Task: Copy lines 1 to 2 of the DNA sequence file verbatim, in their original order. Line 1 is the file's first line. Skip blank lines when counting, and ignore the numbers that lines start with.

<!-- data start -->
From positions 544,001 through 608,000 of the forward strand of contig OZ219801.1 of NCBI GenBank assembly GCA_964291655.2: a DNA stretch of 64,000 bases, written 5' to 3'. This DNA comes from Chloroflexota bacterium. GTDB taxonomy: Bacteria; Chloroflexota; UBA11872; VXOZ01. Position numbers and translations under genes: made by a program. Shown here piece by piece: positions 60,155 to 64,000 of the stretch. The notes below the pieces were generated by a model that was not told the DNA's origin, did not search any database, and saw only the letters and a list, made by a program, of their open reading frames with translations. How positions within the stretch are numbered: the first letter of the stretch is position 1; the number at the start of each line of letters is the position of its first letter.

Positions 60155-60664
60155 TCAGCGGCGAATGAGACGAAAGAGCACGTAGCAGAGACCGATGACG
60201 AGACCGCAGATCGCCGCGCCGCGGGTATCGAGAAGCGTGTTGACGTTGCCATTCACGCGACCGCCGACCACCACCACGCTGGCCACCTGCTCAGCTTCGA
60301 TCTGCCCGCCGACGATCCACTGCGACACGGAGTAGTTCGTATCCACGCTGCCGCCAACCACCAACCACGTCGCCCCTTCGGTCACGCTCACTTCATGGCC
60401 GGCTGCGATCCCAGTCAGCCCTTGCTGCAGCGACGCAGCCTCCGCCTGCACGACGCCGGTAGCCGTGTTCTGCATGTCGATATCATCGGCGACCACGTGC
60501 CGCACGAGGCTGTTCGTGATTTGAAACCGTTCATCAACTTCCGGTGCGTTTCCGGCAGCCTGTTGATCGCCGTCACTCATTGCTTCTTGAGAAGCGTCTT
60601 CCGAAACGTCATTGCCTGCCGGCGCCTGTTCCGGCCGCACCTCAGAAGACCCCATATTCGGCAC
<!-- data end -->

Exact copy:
From positions 544,001 through 608,000 of the forward strand of contig OZ219801.1 of NCBI GenBank assembly GCA_964291655.2: a DNA stretch of 64,000 bases, written 5' to 3'. This DNA comes from Chloroflexota bacterium. GTDB taxonomy: Bacteria; Chloroflexota; UBA11872; VXOZ01. Position numbers and translations under genes: made by a program. Shown here piece by piece: positions 60,155 to 64,000 of the stretch. The notes below the pieces were generated by a model that was not told the DNA's origin, did not search any database, and saw only the letters and a list, made by a program, of their open reading frames with translations. How positions within the stretch are numbered: the first letter of the stretch is position 1; the number at the start of each line of letters is the position of its first letter.

Positions 60155-60664